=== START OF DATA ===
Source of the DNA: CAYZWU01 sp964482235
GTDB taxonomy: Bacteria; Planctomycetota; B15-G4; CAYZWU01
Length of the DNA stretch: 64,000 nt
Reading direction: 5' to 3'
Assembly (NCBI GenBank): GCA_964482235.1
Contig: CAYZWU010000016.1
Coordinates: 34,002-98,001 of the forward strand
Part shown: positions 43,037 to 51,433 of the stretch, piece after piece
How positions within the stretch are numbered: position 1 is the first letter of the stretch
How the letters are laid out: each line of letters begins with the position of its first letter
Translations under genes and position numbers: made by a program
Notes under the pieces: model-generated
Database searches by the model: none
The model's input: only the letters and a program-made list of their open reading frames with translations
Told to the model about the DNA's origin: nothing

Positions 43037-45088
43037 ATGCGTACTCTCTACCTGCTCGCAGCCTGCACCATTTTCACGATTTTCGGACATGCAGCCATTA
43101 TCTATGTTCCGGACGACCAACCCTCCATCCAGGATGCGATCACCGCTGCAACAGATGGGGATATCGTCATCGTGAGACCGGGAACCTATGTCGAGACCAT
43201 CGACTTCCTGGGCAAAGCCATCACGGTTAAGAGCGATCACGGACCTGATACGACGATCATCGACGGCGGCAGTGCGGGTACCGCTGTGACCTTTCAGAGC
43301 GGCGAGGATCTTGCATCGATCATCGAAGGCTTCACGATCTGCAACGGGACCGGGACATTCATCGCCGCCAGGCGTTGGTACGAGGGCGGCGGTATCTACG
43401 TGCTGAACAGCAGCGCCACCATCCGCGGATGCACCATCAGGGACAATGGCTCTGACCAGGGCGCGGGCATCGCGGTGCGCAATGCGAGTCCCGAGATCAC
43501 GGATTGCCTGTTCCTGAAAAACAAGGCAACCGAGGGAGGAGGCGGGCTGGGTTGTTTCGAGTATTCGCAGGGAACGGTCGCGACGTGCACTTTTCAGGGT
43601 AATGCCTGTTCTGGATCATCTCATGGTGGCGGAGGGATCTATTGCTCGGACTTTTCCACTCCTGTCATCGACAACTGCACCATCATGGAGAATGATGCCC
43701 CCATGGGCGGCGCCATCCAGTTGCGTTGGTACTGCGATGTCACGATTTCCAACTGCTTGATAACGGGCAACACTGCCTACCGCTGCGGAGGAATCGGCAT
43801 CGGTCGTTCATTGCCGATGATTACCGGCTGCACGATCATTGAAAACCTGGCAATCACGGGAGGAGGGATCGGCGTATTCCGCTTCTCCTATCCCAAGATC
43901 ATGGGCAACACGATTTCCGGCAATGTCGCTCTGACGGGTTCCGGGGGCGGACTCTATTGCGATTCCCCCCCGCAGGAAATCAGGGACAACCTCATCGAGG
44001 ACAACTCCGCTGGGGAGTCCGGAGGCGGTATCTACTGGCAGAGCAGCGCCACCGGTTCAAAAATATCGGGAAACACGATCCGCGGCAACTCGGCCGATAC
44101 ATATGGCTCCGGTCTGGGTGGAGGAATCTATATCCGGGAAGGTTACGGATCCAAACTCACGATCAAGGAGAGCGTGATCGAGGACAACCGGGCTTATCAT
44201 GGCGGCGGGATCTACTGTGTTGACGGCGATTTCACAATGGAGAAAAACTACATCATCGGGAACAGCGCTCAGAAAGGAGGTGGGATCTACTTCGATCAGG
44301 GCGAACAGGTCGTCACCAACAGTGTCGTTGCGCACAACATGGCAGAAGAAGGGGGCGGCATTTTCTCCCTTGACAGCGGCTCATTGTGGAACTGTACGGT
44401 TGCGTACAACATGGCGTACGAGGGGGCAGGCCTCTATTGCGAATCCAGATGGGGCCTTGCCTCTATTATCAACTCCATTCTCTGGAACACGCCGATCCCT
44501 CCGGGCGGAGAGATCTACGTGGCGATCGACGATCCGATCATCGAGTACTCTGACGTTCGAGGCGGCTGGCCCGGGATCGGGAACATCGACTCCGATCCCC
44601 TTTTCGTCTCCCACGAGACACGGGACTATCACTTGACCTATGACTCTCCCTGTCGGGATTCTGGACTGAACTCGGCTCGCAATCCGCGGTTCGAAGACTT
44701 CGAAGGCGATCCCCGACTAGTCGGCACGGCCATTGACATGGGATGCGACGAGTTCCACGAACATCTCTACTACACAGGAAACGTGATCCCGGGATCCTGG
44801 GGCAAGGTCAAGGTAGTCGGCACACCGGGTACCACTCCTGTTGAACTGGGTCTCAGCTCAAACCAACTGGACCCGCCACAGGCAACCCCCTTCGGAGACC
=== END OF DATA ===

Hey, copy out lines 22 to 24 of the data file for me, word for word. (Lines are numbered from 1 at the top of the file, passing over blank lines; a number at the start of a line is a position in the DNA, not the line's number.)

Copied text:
43501 GGATTGCCTGTTCCTGAAAAACAAGGCAACCGAGGGAGGAGGCGGGCTGGGTTGTTTCGAGTATTCGCAGGGAACGGTCGCGACGTGCACTTTTCAGGGT
43601 AATGCCTGTTCTGGATCATCTCATGGTGGCGGAGGGATCTATTGCTCGGACTTTTCCACTCCTGTCATCGACAACTGCACCATCATGGAGAATGATGCCC
43701 CCATGGGCGGCGCCATCCAGTTGCGTTGGTACTGCGATGTCACGATTTCCAACTGCTTGATAACGGGCAACACTGCCTACCGCTGCGGAGGAATCGGCAT